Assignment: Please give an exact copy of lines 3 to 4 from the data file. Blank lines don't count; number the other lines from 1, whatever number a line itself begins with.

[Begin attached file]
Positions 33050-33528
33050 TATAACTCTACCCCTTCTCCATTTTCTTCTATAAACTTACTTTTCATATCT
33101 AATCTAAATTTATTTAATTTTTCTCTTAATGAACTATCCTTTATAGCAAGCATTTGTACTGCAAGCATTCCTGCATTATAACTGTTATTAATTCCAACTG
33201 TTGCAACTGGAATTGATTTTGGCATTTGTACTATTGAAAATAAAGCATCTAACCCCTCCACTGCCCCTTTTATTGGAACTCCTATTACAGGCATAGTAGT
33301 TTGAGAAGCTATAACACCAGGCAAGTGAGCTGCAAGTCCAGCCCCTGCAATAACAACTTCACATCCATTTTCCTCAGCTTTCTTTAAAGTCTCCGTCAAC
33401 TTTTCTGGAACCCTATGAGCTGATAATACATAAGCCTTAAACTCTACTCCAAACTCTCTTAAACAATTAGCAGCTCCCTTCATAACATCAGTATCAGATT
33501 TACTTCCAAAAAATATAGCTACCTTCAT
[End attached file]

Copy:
33101 AATCTAAATTTATTTAATTTTTCTCTTAATGAACTATCCTTTATAGCAAGCATTTGTACTGCAAGCATTCCTGCATTATAACTGTTATTAATTCCAACTG
33201 TTGCAACTGGAATTGATTTTGGCATTTGTACTATTGAAAATAAAGCATCTAACCCCTCCACTGCCCCTTTTATTGGAACTCCTATTACAGGCATAGTAGT